Check out our fresh bathroom ideas! Whether you are completing a bathroom remodel or a simple update, we have the ideas, tips, and tricks to help you get the bathroom of your dreams. Plus, see beautiful master bathroom designs, designs for small spaces, and small bathroom design ideas. Let us help you find the best bathroom color schemes and bathroom decorating inspiration.
However, if you plan to add more square footage to your bathroom, that's where the expenses can really add up. Expanding the size of an existing small bathroom increases the total cost of a bathroom renovation project and lengthens the job's timeline. Some expansions may require permits, too, which may cost an additional fee and take time to secure.

I have a miserably small master bath with a particle board subfloor (house built 1969), so I must guy it. I bought toilet made for small bathrooms, and plan to pull the cabinet sink, replace with pedestal, raise storage like lighted bulkhead, demolish tile, and widen doorway from 28" to 32". I might gain 6" from tile removal alone, plus but another 6" on entrance with cabinet sink removal. Since large expense is in demolition, I could do that. But, install showers is tricky given the drain leveling so I'll hire a pro for that. Question: gutting, updating and repairing master bath is necessary, but to what extent should I go i, terms of resizing, which would entail bumping out wall into adjoining small room, which then adds expense of finishing that where window placement restricts encroachment. It's a nice older brick house that I bought before I realized the made of lapses and oversights by the home inspector (who also is a local top police official in a town with highly subjective law enforcement). I need to fix, list, well and leave. Any thoughts (and prayers much appreciated).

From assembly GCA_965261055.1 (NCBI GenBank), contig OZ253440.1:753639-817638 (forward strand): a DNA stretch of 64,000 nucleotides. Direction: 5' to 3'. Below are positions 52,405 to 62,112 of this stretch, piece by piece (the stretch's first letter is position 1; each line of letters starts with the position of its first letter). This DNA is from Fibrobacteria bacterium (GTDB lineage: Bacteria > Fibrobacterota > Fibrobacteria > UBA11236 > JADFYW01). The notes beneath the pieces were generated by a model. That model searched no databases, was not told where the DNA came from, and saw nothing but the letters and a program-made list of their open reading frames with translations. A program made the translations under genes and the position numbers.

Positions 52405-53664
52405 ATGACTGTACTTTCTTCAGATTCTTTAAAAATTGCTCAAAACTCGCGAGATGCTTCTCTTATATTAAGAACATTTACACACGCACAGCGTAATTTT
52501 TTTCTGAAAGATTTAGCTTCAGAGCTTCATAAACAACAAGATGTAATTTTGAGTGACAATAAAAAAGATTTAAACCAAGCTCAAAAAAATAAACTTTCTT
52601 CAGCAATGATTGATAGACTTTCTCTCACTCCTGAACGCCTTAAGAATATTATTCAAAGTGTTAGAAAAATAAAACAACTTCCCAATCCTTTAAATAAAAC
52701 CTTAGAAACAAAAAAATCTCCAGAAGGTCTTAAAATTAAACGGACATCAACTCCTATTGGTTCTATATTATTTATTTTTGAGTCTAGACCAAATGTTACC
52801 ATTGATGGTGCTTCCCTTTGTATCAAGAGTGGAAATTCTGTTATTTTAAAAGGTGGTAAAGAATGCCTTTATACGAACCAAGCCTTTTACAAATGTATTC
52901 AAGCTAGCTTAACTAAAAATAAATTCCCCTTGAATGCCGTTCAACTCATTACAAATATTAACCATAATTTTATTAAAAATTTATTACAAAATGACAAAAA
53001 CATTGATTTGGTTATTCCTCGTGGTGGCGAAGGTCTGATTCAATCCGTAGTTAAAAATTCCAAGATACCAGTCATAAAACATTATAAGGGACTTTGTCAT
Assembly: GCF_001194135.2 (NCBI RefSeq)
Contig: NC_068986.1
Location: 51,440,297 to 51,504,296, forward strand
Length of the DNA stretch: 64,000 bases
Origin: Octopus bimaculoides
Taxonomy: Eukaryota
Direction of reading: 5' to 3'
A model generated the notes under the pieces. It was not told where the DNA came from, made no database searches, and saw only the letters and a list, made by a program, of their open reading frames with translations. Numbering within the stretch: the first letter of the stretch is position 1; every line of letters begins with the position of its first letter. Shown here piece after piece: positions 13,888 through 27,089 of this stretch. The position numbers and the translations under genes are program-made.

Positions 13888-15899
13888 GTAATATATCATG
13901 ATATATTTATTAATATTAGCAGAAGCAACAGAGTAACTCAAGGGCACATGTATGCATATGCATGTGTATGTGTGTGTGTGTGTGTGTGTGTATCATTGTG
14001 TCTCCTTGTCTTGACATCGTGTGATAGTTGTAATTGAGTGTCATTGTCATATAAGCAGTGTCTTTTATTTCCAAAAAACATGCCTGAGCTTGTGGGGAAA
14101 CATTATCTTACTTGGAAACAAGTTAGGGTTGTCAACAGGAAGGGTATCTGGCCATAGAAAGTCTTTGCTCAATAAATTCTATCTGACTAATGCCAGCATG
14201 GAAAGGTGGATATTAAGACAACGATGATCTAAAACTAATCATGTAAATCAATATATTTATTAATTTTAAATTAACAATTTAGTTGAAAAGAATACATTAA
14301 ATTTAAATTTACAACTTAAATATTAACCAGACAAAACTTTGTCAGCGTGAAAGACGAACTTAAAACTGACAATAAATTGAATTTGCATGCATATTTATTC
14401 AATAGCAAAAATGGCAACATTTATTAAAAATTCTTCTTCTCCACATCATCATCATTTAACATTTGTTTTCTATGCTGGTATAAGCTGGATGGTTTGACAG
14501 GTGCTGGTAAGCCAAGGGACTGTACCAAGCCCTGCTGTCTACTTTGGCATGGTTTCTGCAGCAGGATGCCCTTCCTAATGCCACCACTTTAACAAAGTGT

It's totally legitimate for a professional to charge you for a design, at least in some situations. If the contractor has a book of ready-made designs and just pulled one out to show you, then you're right that s/he shouldn't charge you. But if someone does a design that conforms to your room's dimensions, with the features that you want, then that person has invested time in creating a work product. Some contractors and architects think that's just the cost of doing business, but many others consider that their time is worth something, and they charge for it. You just need to let contractors know that you're not looking for that kind of custom work, and not willing to pay for it.